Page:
This special issue of the Journal of Agricultural and Environmental Ethics presents so-called ethical tools that are developed to support systematic public deliberations about the ethical aspects of agricultural biotechnologies. This paper firstly clarifies the intended connotations of the term “ethical tools” and argues that such tools can support liberal democracies to cope with the issues that are raised by the application of genetic modification and other modern biotechnologies in agriculture and food production. The paper secondly (...)
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  26. J. Angelo Corlett (2001). Is There a Moral Duty to Die? Health Care Analysis 9 (1):41-63.score: 782.0
    In recent years, there has been a great deal of philosophical discussion about the alleged moral right to die. If there is such a moral right, then it would seem to imply a moral duty on others to not interfere with the exercise of the right. And this might have important implications for public policy insofar as public policy ought to track what is morally right.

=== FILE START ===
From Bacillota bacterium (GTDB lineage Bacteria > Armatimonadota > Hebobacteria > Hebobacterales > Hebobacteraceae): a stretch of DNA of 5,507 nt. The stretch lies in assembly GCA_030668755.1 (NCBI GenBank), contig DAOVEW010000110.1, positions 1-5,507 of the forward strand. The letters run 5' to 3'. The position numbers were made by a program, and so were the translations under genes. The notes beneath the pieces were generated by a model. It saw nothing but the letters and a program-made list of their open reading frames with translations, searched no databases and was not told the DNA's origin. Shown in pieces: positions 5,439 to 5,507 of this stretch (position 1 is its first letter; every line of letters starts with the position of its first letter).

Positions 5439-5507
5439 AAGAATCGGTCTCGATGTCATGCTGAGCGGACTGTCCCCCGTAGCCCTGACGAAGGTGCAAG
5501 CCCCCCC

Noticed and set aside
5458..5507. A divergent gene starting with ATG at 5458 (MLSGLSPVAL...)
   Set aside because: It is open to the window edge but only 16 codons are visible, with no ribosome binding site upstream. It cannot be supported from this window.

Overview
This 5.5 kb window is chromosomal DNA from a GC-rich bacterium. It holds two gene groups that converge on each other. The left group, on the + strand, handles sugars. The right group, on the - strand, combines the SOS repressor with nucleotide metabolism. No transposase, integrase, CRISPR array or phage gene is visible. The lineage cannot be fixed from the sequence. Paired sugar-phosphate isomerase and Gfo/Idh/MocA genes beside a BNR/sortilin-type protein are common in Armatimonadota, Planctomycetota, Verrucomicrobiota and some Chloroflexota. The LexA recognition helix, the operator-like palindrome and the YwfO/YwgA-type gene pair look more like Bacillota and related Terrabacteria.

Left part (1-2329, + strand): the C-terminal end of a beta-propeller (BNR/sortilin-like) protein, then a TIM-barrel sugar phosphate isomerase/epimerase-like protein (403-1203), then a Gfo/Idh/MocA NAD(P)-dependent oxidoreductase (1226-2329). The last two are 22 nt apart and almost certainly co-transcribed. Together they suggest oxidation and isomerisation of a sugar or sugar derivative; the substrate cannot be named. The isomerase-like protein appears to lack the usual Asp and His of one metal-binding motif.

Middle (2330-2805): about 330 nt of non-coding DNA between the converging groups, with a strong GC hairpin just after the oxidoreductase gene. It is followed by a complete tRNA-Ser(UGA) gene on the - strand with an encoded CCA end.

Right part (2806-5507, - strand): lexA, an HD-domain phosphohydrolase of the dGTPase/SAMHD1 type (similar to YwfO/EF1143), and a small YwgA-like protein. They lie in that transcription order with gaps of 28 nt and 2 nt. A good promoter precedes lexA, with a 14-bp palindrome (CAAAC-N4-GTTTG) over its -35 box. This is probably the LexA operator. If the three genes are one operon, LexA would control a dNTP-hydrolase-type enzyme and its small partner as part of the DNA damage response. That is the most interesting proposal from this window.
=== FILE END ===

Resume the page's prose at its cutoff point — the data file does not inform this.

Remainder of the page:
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  27. Norman Daniels (2008). Just Health: Meeting Health Needs Fairly. Cambridge University Press.score: 775.0
    In this new book by the award-winning author of Just Healthcare, Norman Daniels develops a comprehensive theory of justice for health that answers three key questions: What is the special moral importance of health? When are health inequalities unjust? How can we meet health needs fairly when we cannot meet them all? The theory has implications for national and global health policy: Can we meet health needs fairly in aging societies? Or protect health in the workplace while respecting individual (...)